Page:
How to Write High Performing Emails

Try to name a way in which goldfish are superior to people. 

Swimming aside, it’s attention span. Goldfish have an average attention span of 9 seconds. But humans consuming digital media have an attention span of just 8 seconds.

That’s why you feel like no one reads your emails. Most employees aren’t reading them. Heck – most employees aren’t even opening them.

So: how do you get your emails opened and read? And, how do you reduce complaints like, “But I didn’t know about the deadline!”

We’ve got to lean into the way our employees consume information now – like it or not. 

  • Nineteen percent of online viewers defect in the first 10 seconds, so we have to pack the most important information up top.
  • We process information better in short bursts of high attention, so send a series of short, just-in-time messages rather than one long, comprehensive email. (You can link your email to a comprehensive reference article on your intranet instead.)
  • We find it exciting to jump from subject to subject, so when you have to make multiple but related points, be sure to write in short, bulleted sentences and use compelling headlines.

Now this doesn’t mean that you should become Susie Email, constantly invading your employees’ inbox. You need a strategy, and for that we can take inspiration from an online marketing launch sequence.

When our clients have a specific email campaign they want to undertake – maybe it’s ESPP enrollment or Deferred Compensation enrollment or asking employees to consider a Health Savings Account – we suggest they focus on five core emails. We’re just taking the launch strategy and paring it way back.

Here’s how it works – and if five emails feels like too much for your subject, emails 4 and 5 are optional. (But they are proven to be really effective, so use them!)

  1. Preview content, deliver value
  2. Address mental blocks, build credibility
  3. Introduce the “product”
  4. (Answer the most common objections)
  5. (Reinforce deadline)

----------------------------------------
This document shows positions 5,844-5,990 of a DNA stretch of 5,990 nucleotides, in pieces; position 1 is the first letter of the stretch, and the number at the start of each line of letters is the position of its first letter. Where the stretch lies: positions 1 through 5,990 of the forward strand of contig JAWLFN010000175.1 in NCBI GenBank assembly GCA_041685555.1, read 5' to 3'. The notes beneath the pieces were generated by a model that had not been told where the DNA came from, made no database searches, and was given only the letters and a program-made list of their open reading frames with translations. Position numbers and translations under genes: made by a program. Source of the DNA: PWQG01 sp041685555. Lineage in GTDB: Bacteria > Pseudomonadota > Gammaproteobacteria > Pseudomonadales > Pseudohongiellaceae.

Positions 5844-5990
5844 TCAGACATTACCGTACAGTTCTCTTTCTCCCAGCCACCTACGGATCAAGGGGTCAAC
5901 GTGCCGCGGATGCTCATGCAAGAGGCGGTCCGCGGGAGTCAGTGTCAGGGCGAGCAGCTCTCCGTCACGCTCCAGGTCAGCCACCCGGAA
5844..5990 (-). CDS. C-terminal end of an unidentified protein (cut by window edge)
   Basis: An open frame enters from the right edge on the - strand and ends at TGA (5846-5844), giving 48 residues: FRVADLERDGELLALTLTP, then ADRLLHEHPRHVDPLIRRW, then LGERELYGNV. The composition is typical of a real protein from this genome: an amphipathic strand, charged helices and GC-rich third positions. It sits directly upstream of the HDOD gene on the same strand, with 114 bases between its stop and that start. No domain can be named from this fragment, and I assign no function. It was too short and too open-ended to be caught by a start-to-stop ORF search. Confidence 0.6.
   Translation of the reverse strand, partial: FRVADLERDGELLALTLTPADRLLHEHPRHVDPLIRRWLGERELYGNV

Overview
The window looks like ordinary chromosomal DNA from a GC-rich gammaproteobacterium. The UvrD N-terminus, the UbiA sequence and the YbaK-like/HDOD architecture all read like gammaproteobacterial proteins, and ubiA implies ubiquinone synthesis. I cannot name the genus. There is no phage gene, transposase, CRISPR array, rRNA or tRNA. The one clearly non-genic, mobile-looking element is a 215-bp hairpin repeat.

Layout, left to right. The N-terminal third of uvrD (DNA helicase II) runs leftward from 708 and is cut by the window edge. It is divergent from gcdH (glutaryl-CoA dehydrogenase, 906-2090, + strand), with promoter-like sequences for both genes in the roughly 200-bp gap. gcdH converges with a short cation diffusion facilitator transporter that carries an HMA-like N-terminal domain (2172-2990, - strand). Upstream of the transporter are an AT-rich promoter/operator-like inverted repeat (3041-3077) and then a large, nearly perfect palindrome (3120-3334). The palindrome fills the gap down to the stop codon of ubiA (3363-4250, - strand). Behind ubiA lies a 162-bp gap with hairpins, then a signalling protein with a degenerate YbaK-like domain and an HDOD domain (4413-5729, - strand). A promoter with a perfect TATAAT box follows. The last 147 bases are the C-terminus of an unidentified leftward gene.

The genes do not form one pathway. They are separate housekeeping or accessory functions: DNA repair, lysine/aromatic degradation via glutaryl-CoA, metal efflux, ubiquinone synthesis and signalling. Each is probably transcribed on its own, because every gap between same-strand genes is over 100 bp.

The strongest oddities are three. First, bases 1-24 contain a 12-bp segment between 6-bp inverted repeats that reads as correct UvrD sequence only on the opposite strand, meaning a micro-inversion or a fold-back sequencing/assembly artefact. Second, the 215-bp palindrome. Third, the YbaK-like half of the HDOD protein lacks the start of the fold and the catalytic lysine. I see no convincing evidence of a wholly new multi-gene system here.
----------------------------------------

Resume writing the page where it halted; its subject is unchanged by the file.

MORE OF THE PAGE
The gist is: bite size information in each email. Each email should have a specific purpose and lead to the next email in the sequence. You want only one main message and one call to action per email.

Still worried that five emails feels intrusive? Remember that you are tailoring your content so that it’s helpful and actionable. Employees won’t be irritated by news they can use.

If you can, segment your audience. For instance, you might target a Health Savings Account email to employees who aren’t currently enrolled in an HSA. Segmenting your audience allows you to target your message. More specific messaging can lead to higher open and click through rates because the content is more relevant to the reader.

Now, how can you make your emails more reader-friendly?

  1. Use the employee’s name and personal pronouns.
  2. Your sender name should be familiar to your audience, so maybe it’s Acme Benefits Team rather than John.Smith@acme.
  3. Your subject line should include both a desirable promise and an information gap. That’s a combination of what the reader wants + curiosity: “Want to save money on healthcare in 2020?”
  4. Write a compelling preheader. This is the short summary text that follows the subject line when an email is viewed in the inbox.
  5. The headline of your email should build on the promise of your subject line and pre-header. If you asked a question in the subject line, answer it in the header.
  6. In the first paragraph of your email, get to the point fast – in three sentences max. Tell the reader what action you want him to take.
  7. Focus on benefits to the reader – not features of the plan.
  8. Give your readers a way to avoid pain: Most people want to avoid inconveniences, glitches, and complications. Consider rephrasing the benefits of your offer as a problem you’ll help them avoid.
  9. Present a clear deadline: it prevents people from procrastinating. Never pressure people to PUSH them into acting. Instead, use pressure to PREVENT them from procrastinating. Do this by using the magic word “because”: give people a logical reason why they should act now (instead of procrastinating), and more people will do what you ask.
  10. Repeat your call to action in a post-script and make it crystal clear.

How do you measure success?

A 30% open rate plus a 3.5% click-through rate is really good. Don’t worry about the 70%: that means you can – and should — repeat your content in another format.

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